“You’d have to be crazy to buy an FCEV”
Even in Japan, there is growing dissatisfaction with hydrogen cars. Taking the example of MK West Group, an upmarket taxi firm operating in Kobe, a Bloomberg report reveals the actual cost of running fuel cell vehicles.
The operator acquired two Toyota Mirai two months ago, primarily because of their short refuelling times. This appeared convenient enough for a taxi company where idle drivers cost money and where cars must be on the get-go at every call.
But what seemed to be an advantage has turned into an annoyance in real life and a costly one. Bloomberg quotes Group President Yoshiaki Aoki, who found the experience underwhelming.
“Two months into using these hydrogen fuel cell vehicles, and the cars don’t even run 10 kilometres” compared to the cost per litre of gasoline, Aoki said, referring to the cost of hydrogen.
He added, “You’d have to be crazy to buy an FCEV, even considering the environmental angle. And customers aren’t prepared to pay extra money because the taxi they’re using is good for the environment.”
Talking about the environment, the taxi company plans to convert a larger part of its fleet to battery-electric vehicles if the high costs for hydrogen do not drop significantly, especially since better BEVs are also coming onto the market. At the same time, there is hardly any choice in hydrogen cars.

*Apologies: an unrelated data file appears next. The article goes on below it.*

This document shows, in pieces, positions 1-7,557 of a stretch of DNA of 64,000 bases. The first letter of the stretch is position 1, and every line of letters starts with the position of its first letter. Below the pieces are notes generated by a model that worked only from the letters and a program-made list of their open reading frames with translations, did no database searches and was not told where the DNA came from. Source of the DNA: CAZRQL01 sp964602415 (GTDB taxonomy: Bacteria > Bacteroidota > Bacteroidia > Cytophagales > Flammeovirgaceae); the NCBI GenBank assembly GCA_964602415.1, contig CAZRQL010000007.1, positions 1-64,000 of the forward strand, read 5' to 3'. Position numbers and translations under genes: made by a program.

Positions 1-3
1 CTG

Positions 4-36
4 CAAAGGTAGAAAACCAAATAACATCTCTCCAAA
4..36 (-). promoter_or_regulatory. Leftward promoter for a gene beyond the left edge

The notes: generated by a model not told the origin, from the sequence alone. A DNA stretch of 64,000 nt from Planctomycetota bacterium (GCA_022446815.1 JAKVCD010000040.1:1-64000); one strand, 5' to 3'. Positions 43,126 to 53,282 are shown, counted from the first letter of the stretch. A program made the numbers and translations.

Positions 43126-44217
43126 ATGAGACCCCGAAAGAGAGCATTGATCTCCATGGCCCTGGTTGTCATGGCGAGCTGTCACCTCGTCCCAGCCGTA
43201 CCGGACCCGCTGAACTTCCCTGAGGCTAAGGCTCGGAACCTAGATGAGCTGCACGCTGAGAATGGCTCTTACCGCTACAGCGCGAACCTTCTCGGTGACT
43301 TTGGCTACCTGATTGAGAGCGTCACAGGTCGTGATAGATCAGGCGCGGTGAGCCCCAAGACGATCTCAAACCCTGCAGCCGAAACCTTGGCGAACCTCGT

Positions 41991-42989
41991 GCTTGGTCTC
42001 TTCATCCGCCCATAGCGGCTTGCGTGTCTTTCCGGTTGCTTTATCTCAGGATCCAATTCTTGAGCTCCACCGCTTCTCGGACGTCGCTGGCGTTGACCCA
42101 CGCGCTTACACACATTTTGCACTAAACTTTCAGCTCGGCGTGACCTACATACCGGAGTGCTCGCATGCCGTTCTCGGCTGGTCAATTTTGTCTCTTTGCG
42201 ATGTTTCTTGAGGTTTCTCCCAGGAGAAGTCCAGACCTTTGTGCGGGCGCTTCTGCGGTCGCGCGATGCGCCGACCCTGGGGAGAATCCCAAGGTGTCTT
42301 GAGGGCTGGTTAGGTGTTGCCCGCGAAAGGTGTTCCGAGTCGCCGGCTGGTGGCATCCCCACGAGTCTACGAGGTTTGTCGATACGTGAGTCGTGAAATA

For now, MK West will continue to refill the two Mirai FCEVs at a hydrogen station near its headquarters that Air Liquide installed. About three other cars on top of MK West come there almost every day to fill up, Aoki told Bloomberg, paying tribute to the fact that there are only around 8,000 hydrogen-powered passenger vehicles in Japan, a minuscule portion of some 80 million cars on the country’s roads.
Yoshihiro Ueno, a senior executive manager at Air Liquide in Japan, stated in the same report that while Air Liquide built the station there for taxi drivers to refuel, “most companies operating hydrogen stations for mobility purposes aren’t in the black because there’s no market for it yet”.
Hydrogen station providers get subsidies from the government, but it has become “a chicken and egg problem,” Ueno said.
“There’s no demand, so there are no stations, and there are no stations, so there’s no demand, and this has been going on for quite some time,” he said. “Something has to break through.”